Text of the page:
3. Discussion

Fractures of the body of the talus in the immature skele-ton are rarely encountered [8]. Less common is the sce-nario where there is a talus fracture that is associated with an ankle fracture and dislocation in children. To our knowledge, there has not been a single case report of bilateral talus fracture in a child till date.

[image:4.595.309.538.84.255.2]

Talar fractures in children are rare because the talus is predominantly cartilagenous, making it much more resil-ient than that of the adult [3,4]. The authors have found only few reports of talar body fracture in children. Cases

[image:4.595.310.534.278.647.2]

Figure 5. The pictorial representation of the mechanism of fracture in this series. The rear passenger with his feet on hump on the rear wheel of a bus suffers sudden dorsiflexion force when bus comes to a sudden stop resulting in the aforesaid fracture.

Figure 6. Post operative radiograph of case No. 2.

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Figure 7. (a) and (b) Follow up at 2 months and 6 months respectively (case No. 2).

[image:4.595.61.282.543.676.2]
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os-teoarthritis. In displaced fractures of the talar body, the risk of avascular necrosis has been reported to be about 27% [10]. The published results of fractures after fixation reveal high incidence of both early and late complica-tions, with osteonecrosis occuring in ten out of 26 cases and full talar body collapse in five out of those ten cases [11].

A major difficulty in management of these patients remains the diagnosis. Forty-seven percent of patients with chronic instability of ankle show evidence of previ-ous talar osteochondral fracture on magnetic resonance imaging, which had not been previously diagnosed [12]. Therefore it is likely that a significant number of talar injuries may go undiagnosed. The clinical signs are vari-able but can include localised tenderness at the site of fracture, which can be associated with a decreased range of motion, and in more severe cases effusion and crepitus [2]. However it is important to note that there may be little or even no signs. If there is any doubt at the time of presentation as to whether there is a talar fracture further imaging is recommended. In case of late recognition of talus fractures, catastrophic results may occur in the hind-foot [13,14]. Hence it is prime that these fractures be diagnosed well in time to avert such complications.

Following such intra-articular injuries of ankle joint, good anatomical reduction with osteosynthesis when appropriate are mandatory even in an immature skeleton, in order to achieve a good result. Preservation of blood supply is paramount. Removal of metal work is recom-mended after there is evidence of healing [1]. Patient should be mobilised early without weight bearing and should remain non-weight bearing until there is evidence of sound radiological union. It is now worthwhile to suggest that looking at the mode of injury in this series our public transport buses should be modified accord-ingly or manufacturers should refrain from keeping the seat near rear wheels just after the bump. It is suggested that it should either be just below the seat or the area should be free of seating to avoid similar injuries.

4. Conclusion

Talar body injuries are uncommon, particularly in chil-dren. There exist significant differences in outcomes and complications in adult and children. These injuries can be difficult to be diagnosed and a CT scan or magnetic reso-nance imaging may be required. If already diagnosed, a CT scan is advised to clarify the nature of injury. A minimal or undisplaced fracture of talus is less likely to undergo avascular necrosis than a displaced fracture but even with optimal treatment, avascular necrosis may still occur. Therefore an appropriate length of follow-up is advisable. The authors advocate use of non-operative management in cases where the fracture is minimally displaced or undisplaced and in cases where there is a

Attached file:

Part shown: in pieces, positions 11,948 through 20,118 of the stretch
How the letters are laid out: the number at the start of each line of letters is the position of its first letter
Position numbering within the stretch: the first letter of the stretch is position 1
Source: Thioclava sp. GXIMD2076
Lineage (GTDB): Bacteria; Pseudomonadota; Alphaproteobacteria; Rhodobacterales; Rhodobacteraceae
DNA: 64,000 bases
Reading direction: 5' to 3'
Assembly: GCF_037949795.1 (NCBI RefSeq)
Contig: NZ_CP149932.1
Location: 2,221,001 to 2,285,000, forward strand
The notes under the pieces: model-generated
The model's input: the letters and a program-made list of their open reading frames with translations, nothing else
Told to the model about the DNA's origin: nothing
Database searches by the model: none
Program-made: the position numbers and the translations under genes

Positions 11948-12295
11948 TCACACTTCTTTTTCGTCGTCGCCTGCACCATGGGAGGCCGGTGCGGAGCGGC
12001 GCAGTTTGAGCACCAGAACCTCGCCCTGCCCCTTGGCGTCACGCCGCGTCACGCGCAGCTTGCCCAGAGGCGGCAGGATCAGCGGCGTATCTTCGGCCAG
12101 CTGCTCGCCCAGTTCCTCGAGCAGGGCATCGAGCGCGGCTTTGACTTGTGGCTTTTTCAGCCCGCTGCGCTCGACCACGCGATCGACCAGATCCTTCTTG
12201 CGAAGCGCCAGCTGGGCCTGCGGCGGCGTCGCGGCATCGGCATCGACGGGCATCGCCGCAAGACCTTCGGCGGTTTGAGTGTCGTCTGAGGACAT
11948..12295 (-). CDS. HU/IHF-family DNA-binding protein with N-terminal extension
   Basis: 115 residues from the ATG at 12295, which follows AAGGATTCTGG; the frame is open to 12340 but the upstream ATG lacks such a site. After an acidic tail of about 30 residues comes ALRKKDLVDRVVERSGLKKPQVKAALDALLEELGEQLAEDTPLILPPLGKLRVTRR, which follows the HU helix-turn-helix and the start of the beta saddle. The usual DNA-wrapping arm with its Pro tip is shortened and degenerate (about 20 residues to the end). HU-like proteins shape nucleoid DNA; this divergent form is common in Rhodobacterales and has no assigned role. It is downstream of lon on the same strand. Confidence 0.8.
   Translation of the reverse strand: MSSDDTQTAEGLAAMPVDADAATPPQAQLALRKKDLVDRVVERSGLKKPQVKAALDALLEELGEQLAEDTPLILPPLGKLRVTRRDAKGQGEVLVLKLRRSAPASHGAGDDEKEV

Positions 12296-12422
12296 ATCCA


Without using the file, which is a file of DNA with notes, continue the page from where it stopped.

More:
displacement, patient should undergo anatomical reduc-tion and internal fixareduc-tion.

REFERENCES

[1] W. E. Linhart and M. Hollwarth, “Fractures of the Talus in Children,” Unfallchirurg, Vol. 88, No. 4, 1985, pp. 168-174.

[2] D. B. Thordarson, “Talar Body Fractures,” Foot Ankle Trauma, Vol. 32, 2001, pp. 65-77.

[3] R. M. Letts and D. Gibeault, “Fractures of the Neck of the Talus in Children,” Foot Ankle Trauma,Vol. 1, No. 12, 1980, pp. 74-77.

[4] I. Spark, “Fractures of the Talus in Children,” Acta Chi- rurgica Scandinavica, Vol. 107, No. 6, 1954, pp. 553- 566.

[5] J. T. Smith, T. A. Curtis, S. Spencer, J. R. Kasser, S. T. Mahan, “Complications of Talus Fractures in Children,” Journal of Pediatric Orthopaedics, Vol. 30, No. 8, 2010, pp. 779-784. doi:10.1097/BPO.0b013e3181f73e6e

[6] R. Eberl, G. Singer, J. Schalamon, P. Hausbrandt and M. E. Hoellwarth, “Fractures of the Talus—Differences be- tween Children and Adolescents,” Journal of Trauma, Vol. 68, No. 1, 2010, pp. 126-130.

doi:10.1097/TA.0b013e3181a74667

[7] H. Thermann, T. Hu¨fner, M. Richter, E. Schratt and H. Tscherne, “Paediatricfoot Fractures,” Journal of Foot and Ankle Surgery, Vol. 7, No. 2, 2001, pp. 61-76.

doi:10.1046/j.1460-9584.2001.00253.x

[8] O. Sneppen, S. Bach Christensen, O. Krogsoe and J. Lor- entzen “Fracture of the Body of the Talus,” Acta Ortho- paedica Scandinavica, Vol. 48, No. 3, 1977, pp. 317-324. doi:10.3109/17453677708988775

[9] I. Jensen, J. U. Wester and F. Rasmussen, “Prognosis of Fracture of the Talus in Children,” Acta Orthopaedica Scandinavica, Vol. 65, No. 4, 1994 pp.398-400.

doi:10.3109/17453679408995478

[10] W. E. Linhart and M. Hollwarth, “Fractures of the Talus in Children,” Unfallchirurg, Vol. 88, No. 4, 1985, pp. 168-174.

[11] H. A. Vallier, S. E. Nork, S. K. Benirschke and B. J. Sangeorzan, “Surgical Treatment of talar Body Factures,” The Journal of Bone & Joint Surgery, Vol. 85-A, Suppl. 1, 2004, pp. 180-192.

[12] I. F. Anderson, K. J. Crichton, T. Grattan-Smith, et al., “Osteochondral Fractures of the Dome of the Talus,” The Journal of Bone & Joint Surgery, Vol. 71-A, No. 8, 1989, pp. 1143-1152.

[13] N. Nenopoulos, V. A. Papavasiliou and A. V. Papavasi- liou, “Talus Fracture Associated with a Fracture Disloca- tion of the Distal Tibia in an Immature Skeleton,” Acta Orthopædica Belgica, Vol. 69, No. 5, 2003, pp. 473-475.

Figure

Figure 1. (a), (b) Fracture dislocation of right ankle with fracture of talus in case No
Figure 4. (a)-(c) Radiographs at final follow up. The im-plant has been removed and sound radiological union can be appreciated (case No
Figure 6. Post operative radiograph of case No. 2.

References